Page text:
I love getting mail during the holiday season. It’s great. Instead of people asking me for money, I get chocolate catalogs, cards that wish me Season’s Greetings, and the reassurance that my college friends are still alive.
While I appreciate the heartfelt sentiments, and the updated pictures of the kids/pets/intestines/etc., there’s nothing more satisfying than opening up a mass-produced holiday letter that is so bad it is actually worth saving. You know the ones that gush with sincere emotions, and use the word “blessings” multiple times. They never let you forget that the writers have a bigger house than you, children with bigger brains and better jump shots than yours, better jobs than yours, and are much, much closer to sainthood than you can ever even dream of aspiring to–never mind the whole “I’m Jewish” thing.
I like to gather with friends to read these brag rags aloud and make fun of the writers. Add a little brandy to the eggnog, and I can feel the holiday spirit wash over me.
Here are some tips to get your holiday missive added to the playbill:
The more pompous the letter the better. “Jenna, our preschooler, is so brilliant she speaks 12 languages and just got an early admission acceptance to Harvard,” “Our his and hers XK Jaguar convertibles look like Barbie cars next to our ridiculously huge house,” and “My sixth wife, Tawny, is an aerobics instructor, brain surgeon, and mechanic who cooks gourmet meals for the homeless in her spare time.”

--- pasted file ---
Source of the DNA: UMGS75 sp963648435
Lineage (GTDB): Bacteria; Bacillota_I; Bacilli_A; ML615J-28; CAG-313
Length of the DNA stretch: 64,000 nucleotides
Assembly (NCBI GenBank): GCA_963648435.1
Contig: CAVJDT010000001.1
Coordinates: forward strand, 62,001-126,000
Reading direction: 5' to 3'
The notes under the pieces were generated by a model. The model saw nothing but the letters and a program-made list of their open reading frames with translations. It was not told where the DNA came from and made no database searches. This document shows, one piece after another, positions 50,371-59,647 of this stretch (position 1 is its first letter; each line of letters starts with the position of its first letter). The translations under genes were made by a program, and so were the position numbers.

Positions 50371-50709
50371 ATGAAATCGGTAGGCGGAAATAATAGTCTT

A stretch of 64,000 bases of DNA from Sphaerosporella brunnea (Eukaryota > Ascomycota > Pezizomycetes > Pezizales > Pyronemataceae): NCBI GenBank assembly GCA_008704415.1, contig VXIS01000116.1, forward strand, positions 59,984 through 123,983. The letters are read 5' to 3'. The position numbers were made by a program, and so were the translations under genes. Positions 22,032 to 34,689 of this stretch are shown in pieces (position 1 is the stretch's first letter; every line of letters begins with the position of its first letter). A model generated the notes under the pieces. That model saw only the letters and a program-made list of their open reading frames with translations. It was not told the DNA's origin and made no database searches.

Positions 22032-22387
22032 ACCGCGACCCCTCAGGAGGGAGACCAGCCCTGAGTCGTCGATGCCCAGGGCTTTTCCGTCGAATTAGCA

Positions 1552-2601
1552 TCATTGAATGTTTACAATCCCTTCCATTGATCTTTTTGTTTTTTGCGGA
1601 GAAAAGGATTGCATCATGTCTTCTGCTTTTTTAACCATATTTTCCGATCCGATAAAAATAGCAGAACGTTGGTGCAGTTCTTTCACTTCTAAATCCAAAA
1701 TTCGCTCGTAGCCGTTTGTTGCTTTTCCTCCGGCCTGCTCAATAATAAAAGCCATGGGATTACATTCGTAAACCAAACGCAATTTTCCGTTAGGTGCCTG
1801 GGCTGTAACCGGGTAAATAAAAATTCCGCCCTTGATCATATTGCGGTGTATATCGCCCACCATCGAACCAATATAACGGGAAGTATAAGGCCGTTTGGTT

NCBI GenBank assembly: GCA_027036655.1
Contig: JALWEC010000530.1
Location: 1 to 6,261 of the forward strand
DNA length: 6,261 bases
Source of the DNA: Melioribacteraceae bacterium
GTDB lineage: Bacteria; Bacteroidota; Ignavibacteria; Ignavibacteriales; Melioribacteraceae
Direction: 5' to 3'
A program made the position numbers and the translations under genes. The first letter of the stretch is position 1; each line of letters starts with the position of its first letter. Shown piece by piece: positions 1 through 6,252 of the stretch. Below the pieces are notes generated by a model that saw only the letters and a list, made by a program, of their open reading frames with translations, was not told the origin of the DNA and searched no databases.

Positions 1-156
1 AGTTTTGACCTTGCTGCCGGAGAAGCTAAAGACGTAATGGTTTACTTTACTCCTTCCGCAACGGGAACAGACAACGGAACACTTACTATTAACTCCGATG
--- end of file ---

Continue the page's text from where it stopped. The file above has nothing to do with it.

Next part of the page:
Even though Fox News totally invented the “war on Christmas,” this may be enough for me to take up arms.
Think of all the stamps you’ll save if your holiday letter can do double duty as Junior’s college application. “It’s no surprise that Ludwig (the football team’s top benchwarmer, mediocre concert pianist, class president, C+ student and all around great guy) was accepted at Stanford, given daddy bought a science lab (can you say, ‘future President of the United States’?).” Can you say future invader of North Korea?
If you can have someone other than yourself write the letter–like your dog or your cat–that’s even better. All those woofs, barks and meows get me extra catty after the third eggnog. If you think those are clever, think of what epistolary holiday gems might come from the “mind” of your pet TV remote control or garbage disposal.
Holiday letters in the form of poems are another party favorite. Especially the ones that are ostensibly written by your three-month old genius, and contain such gems as, “I heard you’ve been naughty, so here’s the scoop… Santa’s running short on coal this year, so you get Baby Poop.” That’s an envelope they’ll be rushing to open.
Even if you don’t have a baby genius/budding Wordsworth at home, having your kids write the annual holiday letter can be lots of fun. Their grammar may not be perfect, but their candor can be quite charming. Just ask our friends who had their house remodeled last year and then let their daughter tell the world what mom really thought of the contractor. I’m sure the backed up plumbing was just a coincidence …